This Week’s Under-reported News Summary Jan. 15, 2020

Compiled by Bob Nixon

  • Collateral damage in Somalia
  • Warren plan to talk about Biden's record on bankruptcy
  • Rep. Alexandra Ocasio-Cortez's bill to redefine U.S. poverty level

• In 2007 the United States began its campaign of “precision” air strikes in Somalia, targeting the Islamic insurgent group al-Shabab, and more recently ISIS.  Over the past three years the Pentagon says it has carried out 148 air attacks, killing between 900 and 1,000 people. The U. S Africa Command, or Africom long maintained that all of those killed in the attacks were targeted “terrorists.” Last year Amnesty International investigated six U.S. air strikes and concluded they caused 17 civilian casualties. Africom has since admitted that one of their attacks did result in two civilian deaths.

(“The ‘Collateral Damage’ of the U.S.’s Unofficial War in Somalia,” In These Times, Dec. 16, 2019)

• In the Democratic Party presidential nomination campaign attention has recently began to focus on former Vice President Joe Biden’s strong support of an anti-consumer bankruptcy law passed by Congress in 2005. Biden backed credit card companies, based in his native Delaware, to include in the legislation limits on consumer rights during bankruptcy. The law prevents students from seeking protection from onerous student loans, as it permits the wealthy to exploit the system to hide their assets from creditors.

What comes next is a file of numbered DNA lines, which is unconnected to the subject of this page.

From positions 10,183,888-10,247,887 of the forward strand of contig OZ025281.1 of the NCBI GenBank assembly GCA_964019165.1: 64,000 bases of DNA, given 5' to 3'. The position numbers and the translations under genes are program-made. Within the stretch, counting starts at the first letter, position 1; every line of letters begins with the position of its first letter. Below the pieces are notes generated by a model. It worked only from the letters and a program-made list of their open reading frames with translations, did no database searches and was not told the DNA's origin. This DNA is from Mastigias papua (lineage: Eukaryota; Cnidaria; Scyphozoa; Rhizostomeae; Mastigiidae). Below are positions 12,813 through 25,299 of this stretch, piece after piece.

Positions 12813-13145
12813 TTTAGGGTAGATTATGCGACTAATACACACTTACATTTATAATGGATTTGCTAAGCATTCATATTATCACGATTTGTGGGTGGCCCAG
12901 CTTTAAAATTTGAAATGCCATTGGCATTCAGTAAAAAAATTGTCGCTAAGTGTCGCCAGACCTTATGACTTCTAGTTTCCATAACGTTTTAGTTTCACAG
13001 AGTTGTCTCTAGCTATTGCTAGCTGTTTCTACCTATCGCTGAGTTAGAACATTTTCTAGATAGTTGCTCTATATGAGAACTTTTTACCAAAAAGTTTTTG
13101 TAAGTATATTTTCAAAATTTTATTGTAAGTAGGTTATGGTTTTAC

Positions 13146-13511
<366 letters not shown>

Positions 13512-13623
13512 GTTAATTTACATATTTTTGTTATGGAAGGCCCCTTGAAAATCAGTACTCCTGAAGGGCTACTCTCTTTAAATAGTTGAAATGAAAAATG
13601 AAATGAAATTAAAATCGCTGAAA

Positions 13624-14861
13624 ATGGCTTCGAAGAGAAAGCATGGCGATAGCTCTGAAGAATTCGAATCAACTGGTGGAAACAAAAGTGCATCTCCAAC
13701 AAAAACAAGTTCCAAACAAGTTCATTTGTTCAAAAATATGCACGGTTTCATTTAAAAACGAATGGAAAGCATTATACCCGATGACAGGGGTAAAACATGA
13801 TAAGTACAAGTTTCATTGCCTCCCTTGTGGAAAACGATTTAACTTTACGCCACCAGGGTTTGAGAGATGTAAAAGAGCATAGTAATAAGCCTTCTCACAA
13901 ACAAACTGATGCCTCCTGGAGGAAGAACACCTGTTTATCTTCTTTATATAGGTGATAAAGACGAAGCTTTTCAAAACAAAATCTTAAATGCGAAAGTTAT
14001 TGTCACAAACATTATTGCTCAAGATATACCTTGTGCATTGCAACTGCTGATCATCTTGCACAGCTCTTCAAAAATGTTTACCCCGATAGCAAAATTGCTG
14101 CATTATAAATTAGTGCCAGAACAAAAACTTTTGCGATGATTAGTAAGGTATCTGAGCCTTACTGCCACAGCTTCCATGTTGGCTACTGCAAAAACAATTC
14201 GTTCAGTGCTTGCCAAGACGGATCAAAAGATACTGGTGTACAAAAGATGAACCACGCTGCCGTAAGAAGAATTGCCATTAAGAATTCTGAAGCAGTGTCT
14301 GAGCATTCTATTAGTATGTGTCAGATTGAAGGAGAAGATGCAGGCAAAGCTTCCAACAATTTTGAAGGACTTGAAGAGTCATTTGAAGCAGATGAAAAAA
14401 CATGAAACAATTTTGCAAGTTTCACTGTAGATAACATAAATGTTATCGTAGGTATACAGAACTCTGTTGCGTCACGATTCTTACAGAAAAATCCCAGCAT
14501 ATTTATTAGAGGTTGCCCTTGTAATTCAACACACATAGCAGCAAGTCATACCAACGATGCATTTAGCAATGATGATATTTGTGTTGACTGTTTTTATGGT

(“Warren’s Latest Plan Signals That It’s Time to Talk About Joe Biden’s Record,” American Prospect, Jan. 7, 2020)

• Progressive Democratic New York Congresswoman Alexandra Ocasio-Cortez is proposing a bill to redefine the level of US poverty, that could move out of committee in coming weeks. AOC’s  Recognizing Poverty Act calls on federal agencies to review the resources required to pay for basic goods and services, including “new necessities” like Internet access, for the first time since 1963.  According to the American Prospect, the current poverty line is $12,500 for an individual and $26,000 for a family of four, regardless of which part of the country the live. By this definition, 38 million Americans currently live in poverty, with an additional 93 million more “living close to poverty,” according to the most recent Census data from 2018.

(“The Left-Right Battle Over Defining Poverty,” The American Prospect, Jan. 7, 2020)

This week’s News Summary was narrated by Richard Hill.

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